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Marie’s Pizza & Liquors
Marie’s is an absolute gem, owned and operated by the same family since 1940. It’s a good 20 minutes north of the Loop, so don’t expect to stumble upon it if you’re wandering around downtown Chicago. This is a real joint -oozing with the “this is who we are” honesty that makes me fall in love with some restaurants even before I taste the food. It’s more like a bar with tons of seating than it is a pizzeria. The seating of which I speak is luxurious plush red vinyl and I really do need to post more photos of the interior. The pizza is typical tavern style thin-and-crispy cut into squares. Truth be told, it’s not the most remarkable pizza in the world, but Marie’s is off the charts on the vibe-o-meter and a real piece of Chicago’s pizza story.

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Pizzeria da Nella Cucina Napoletana
Regardless of the city’s reputation as a deep-dish town or its true roots as a thin crust refuge, Chicago has some very non-Chicago pizzerias. Nella is a traditional Neapolitan pizzeria. They have it all: the wood-fired oven, “00” flour, imported tomatoes. But sometimes having all the goods doesn’t necessarily make a great pizza. Keep in mind I am basing my entire opinion on one visit in the middle of the day, but this was not a stellar pizza. The oven seemed low and the pizza, which usually takes about 90 seconds in this oven, clocked in at 2:30. That’s a big difference and resulted in a dry crust. Some might even prefer this over traditional Neapolitan but I give a low score on execution of the style.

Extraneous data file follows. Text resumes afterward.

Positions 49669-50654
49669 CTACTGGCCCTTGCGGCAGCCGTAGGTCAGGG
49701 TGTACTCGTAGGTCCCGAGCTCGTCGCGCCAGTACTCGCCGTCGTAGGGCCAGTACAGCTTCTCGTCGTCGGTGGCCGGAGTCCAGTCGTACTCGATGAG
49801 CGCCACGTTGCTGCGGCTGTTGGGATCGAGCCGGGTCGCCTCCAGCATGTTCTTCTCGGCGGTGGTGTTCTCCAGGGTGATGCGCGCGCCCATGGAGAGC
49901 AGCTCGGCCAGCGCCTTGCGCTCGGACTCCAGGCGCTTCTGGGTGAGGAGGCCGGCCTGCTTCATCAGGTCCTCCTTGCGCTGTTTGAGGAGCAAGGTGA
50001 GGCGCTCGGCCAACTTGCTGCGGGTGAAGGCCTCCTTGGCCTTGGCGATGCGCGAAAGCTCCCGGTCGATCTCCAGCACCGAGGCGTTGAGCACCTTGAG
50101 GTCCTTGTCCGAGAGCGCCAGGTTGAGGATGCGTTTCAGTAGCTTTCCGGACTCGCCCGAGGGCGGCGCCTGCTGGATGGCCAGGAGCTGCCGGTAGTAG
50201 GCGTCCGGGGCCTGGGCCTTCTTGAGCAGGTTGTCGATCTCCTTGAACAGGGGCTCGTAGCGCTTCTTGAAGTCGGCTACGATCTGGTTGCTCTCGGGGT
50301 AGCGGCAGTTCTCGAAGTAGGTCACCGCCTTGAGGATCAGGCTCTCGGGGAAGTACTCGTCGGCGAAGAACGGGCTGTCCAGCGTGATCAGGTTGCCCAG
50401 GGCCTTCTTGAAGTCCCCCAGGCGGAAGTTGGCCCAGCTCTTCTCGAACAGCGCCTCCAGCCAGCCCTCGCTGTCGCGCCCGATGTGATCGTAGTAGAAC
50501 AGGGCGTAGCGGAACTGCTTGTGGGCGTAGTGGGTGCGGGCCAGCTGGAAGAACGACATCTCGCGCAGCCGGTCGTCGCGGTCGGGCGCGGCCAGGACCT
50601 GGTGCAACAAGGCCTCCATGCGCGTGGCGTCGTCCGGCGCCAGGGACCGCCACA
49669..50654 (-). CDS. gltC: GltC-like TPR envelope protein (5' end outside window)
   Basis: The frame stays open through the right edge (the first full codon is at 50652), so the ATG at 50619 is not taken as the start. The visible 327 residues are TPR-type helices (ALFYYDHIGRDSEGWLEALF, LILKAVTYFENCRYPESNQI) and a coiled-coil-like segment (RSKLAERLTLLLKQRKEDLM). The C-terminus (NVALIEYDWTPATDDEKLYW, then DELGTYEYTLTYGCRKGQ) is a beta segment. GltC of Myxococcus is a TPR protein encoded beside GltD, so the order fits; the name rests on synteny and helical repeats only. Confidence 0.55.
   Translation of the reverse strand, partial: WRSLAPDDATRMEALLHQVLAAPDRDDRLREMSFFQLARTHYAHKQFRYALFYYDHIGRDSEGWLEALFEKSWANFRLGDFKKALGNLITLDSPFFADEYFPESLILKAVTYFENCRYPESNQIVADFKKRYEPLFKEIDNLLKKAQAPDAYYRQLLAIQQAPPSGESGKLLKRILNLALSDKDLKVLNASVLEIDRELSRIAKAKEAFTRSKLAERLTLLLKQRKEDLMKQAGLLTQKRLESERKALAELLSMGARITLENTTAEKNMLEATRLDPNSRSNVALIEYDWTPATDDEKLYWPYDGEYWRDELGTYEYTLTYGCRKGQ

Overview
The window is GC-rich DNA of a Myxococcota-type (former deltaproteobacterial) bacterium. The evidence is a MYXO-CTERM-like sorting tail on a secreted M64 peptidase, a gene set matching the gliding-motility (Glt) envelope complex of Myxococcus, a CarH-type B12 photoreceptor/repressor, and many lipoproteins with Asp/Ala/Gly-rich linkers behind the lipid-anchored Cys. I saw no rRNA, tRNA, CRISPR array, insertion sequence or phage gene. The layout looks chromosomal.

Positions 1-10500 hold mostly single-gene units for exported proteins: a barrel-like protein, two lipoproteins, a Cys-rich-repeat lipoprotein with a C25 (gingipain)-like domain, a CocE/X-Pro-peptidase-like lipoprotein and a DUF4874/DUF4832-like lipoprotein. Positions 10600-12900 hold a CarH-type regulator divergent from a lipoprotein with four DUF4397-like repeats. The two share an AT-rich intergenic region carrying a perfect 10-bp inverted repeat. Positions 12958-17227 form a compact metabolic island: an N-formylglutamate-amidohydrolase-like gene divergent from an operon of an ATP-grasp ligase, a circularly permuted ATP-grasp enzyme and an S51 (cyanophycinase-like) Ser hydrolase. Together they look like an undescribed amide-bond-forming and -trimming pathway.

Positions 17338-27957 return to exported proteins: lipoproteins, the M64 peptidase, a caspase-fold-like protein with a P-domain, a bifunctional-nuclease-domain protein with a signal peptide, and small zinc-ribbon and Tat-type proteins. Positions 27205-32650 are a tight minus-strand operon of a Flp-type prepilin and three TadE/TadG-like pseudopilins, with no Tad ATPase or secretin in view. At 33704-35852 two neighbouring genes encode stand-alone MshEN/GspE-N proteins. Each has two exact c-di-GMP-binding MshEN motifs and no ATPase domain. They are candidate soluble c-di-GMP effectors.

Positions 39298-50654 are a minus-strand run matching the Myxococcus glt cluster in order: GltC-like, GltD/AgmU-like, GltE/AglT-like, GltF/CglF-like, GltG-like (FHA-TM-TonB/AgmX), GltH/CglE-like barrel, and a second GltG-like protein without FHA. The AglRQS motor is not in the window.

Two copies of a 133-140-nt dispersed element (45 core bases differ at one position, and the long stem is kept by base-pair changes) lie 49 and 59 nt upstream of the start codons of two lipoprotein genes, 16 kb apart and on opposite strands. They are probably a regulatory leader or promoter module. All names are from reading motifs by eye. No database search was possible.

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Pequod’s Pizza
Want a serious deep dish pizza the locals actually eat on purpose? Pequod’s is it. There’s cheese shoved up between the crust and the pan (like Detroit style) and it caramelizes in the most beautiful way imaginable. Some even order it with extra carm for a degree of intensity rarely displayed by mere mortals. I had a pie with sausage and pepperoni, (aka just the basics for a meaty midwestern appetite) and really loved how the crunch of the crust combined with the soft padding of its cheesy surface. It had less sauce than other deep dish pizzas and generally felt like the badass of Chicago’s pizzerias

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Piece Pizzeria
Here’s another non-Chicagoan pizzeria in the Windy City, one that’s all about New Haven, CT. If you’re not familiar with the style, you need to head to Pepe’s and Sally’s on Wooster St or Modern Apizza on State Street in New Haven RIGHT NOW! Piece dishes up huge dense-crunchy crust pizza in big trays like Frank Pepe’s. Their pies are topped with restraint rather than maladroit. The place has a very active feel, almost like a sports bar but without too many televisions. I thought the pizza was totally solid and I’d definitely be here all the time if I lived in the neighborhood. It’s the kind of place to enjoy with a big group of friends, as I did with my buds Patrick and Kristy, the wonderful couple who designed and built my beautiful pizza tours website!

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Tonight at 7pm I’ll be talking about how we made VIVA LA PIZZA! THE ART OF THE PIZZA BOX as well as how I keep 625 pizza boxes in my Brooklyn apartment without attracting an army of vermin.

AND there will be free pizza from Sam’s Restaurant!!!